Ukraine will remain a fundamental bone of contention between the West and Russia for many years to come. Steinmeier, who is no longer a significant player in his symbolic position as the president of Germany, offered his own formula to resolve the situation, which is naturally ideal for the Kremlin. Under Steinmeier’s suggestion, “free” local elections would be organised in occupied Donbas (the so-called “People’s Republics” of Donetsk and Luhansk), de facto outside Ukrainian sovereignty. These elections would be monitored and approved by international observers, who the Kremlin must naturally consider suitable and must fulfil instructions (given by Russia). To top it all, Ukraine must grant special legal status to the occupied regions before the elections. Russia’s foreign minister Sergey Lavrov and defence minister Sergey Shoygu introduced this grand plan to their French counterparts, Jean-Yves Le Drian and Florence Parly, on 9 September in Moscow. The grave expressions on the ministers’ faces during the press conference that followed the “open” discussion showed that such an approach was not acceptable to either Paris or Berlin, not to mention Ukraine.

The Ukrainian president, Volodymyr Zelensky, is inexperienced in practical political matters, especially compared to Vladimir Putin, who has governed Russia for 20 years. The Big Brother tested Zelensky and showed who was the boss immediately after he was elected, for instance by making a point of not congratulating him on winning or upon his inauguration. It is likely that the Putin collective believe they have lots of opportunities for cutting the Gordian Knot of Ukraine, which is why the Kremlin continues to be resolute and confident in matters concerning the country. French president Emmanuel Macron cranked up the Western charm offensive in May, starting with the unfortunate decision of the Council of Europe to allow Russia to continue, without any special conditions, as a full member of an organisation known for protecting democracy and human rights. Macron raised many eyebrows by hosting Putin in August and declaring that Russia was “deeply European”. This was not merely an attempt to flatter Putin, but a very French—slightly philosophical and poetic—message that Europe wants Russia on its side because transatlantic relations are uncertain and the influence (and threat) of China is growing.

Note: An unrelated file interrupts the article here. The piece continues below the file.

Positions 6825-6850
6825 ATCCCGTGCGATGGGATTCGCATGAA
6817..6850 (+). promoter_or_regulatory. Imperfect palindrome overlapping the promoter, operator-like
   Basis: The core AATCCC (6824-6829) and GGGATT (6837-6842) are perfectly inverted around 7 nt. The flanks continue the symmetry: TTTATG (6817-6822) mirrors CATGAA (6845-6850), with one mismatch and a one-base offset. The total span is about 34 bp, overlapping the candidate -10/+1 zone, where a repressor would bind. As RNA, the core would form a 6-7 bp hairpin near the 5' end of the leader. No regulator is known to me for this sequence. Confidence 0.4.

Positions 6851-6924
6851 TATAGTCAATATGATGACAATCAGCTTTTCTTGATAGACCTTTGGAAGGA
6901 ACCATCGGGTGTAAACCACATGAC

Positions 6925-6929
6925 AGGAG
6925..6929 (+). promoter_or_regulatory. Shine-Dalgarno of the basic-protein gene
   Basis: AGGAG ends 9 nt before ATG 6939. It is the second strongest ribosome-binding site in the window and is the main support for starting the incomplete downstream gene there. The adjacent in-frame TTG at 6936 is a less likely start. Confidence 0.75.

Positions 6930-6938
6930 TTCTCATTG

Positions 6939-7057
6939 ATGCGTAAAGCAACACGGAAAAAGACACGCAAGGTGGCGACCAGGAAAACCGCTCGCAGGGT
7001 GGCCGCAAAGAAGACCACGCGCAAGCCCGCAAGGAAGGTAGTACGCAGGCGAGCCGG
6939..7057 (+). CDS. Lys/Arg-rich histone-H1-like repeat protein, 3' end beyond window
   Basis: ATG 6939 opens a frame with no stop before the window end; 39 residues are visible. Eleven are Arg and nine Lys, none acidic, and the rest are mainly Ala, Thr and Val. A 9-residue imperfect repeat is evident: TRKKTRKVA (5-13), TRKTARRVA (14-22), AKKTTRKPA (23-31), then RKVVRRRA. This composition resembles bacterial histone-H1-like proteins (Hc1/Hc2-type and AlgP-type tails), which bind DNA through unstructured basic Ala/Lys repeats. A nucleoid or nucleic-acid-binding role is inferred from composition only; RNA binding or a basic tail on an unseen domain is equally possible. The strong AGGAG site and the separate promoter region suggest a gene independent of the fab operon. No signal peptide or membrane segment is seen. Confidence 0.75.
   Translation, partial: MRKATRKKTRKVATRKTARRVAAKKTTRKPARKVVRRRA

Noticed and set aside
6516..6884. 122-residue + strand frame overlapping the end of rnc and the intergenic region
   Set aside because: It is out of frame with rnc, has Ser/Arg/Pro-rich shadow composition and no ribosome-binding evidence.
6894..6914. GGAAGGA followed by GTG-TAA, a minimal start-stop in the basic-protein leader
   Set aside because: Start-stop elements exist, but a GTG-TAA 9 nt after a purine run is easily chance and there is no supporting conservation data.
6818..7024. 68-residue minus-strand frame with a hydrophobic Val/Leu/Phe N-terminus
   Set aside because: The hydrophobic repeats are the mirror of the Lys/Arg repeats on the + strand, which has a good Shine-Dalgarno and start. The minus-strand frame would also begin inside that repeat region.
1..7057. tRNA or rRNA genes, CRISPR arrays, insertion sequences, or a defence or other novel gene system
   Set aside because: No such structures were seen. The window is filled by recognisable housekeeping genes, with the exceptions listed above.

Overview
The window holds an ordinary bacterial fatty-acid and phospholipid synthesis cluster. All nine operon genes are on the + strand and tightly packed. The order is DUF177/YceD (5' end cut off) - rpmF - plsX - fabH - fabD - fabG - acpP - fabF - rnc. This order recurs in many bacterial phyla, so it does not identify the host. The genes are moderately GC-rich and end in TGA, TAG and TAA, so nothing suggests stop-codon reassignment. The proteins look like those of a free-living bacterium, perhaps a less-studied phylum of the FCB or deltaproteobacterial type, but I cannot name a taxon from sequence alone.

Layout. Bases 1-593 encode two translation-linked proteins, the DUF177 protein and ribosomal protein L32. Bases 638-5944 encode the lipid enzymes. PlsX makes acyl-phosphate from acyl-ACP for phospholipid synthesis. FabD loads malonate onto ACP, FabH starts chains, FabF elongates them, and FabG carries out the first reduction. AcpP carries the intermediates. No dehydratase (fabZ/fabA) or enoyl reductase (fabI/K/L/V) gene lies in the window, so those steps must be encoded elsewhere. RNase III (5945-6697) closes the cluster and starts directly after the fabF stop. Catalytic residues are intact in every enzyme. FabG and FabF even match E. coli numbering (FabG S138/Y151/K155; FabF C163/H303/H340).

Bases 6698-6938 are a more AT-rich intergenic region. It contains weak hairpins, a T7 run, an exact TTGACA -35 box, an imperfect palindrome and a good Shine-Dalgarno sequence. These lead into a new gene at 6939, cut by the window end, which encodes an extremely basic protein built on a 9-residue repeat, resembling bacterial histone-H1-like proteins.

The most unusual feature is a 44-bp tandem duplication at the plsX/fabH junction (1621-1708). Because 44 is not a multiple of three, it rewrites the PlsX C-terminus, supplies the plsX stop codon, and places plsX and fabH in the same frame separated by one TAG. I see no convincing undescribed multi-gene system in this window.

Whether Macron had the right to do so or not, he spoke on behalf of Europe. He is the only European (Union) leader who Russia is willing to consider, because the UK is writhing in the agony of Brexit and Germany’s political future is not clear either (Angela Merkel is unfortunately leaving the stage, the popularity of the AfD is increasing and the future coalition and chancellor are not yet known). Macron wishes to breathe new life into the Minsk Process and the Normandy Format in order to find a solution to the conflict between Ukraine and Russia. Whether the terms and conditions of the agreement that are acceptable to Russia, France and Germany are also acceptable to Ukraine is an entirely different story. Does Macron know the background to Russia’s aggression in Ukraine?

In 1994, Russia, the US and the UK signed the Budapest Memorandum and guaranteed Ukraine’s sovereignty and territorial integrity. In return, Ukraine gave its nuclear weapons to Russia. Twenty years later, one of the guarantors decided to trample Ukraine’s sovereignty and integrity brutally underfoot while the other two completely missed the plotting and preparations for the event and were unable to (and could not) prevent the aggression from happening. Ukraine had to stand up for itself, but the US and the UK, who condemned Russia’s behaviour, hesitated for quite some time before providing assistance (including in the military domain) to Ukraine.

The 1994 Western guarantors were left out of official negotiations with Russia in the spring of 2014, because they failed to fulfil their purpose. Instead, Russia chose France and Germany, which it considered more suitable—the same countries that were firmly against granting Ukraine and Georgia a roadmap to NATO accession at the 2008 summit in Bucharest (which did not save Georgia from Russia’s aggression a few months later). France and Germany are clearly meant to become the next failures who play Ukraine into the hands of the Putin collective in the name of peace and global balance. In the Normandy Format, the two great European countries represent themselves, not the EU. The Union comprises many member states—such as the Baltic states and Poland—that have a deep interest in Ukraine’s fate and supporting the country. Using the Normandy Format to exclude the EU from the negotiating table, which is a natural and important place for it to be, means another victory for Russia’s policy of divide-and-conquer.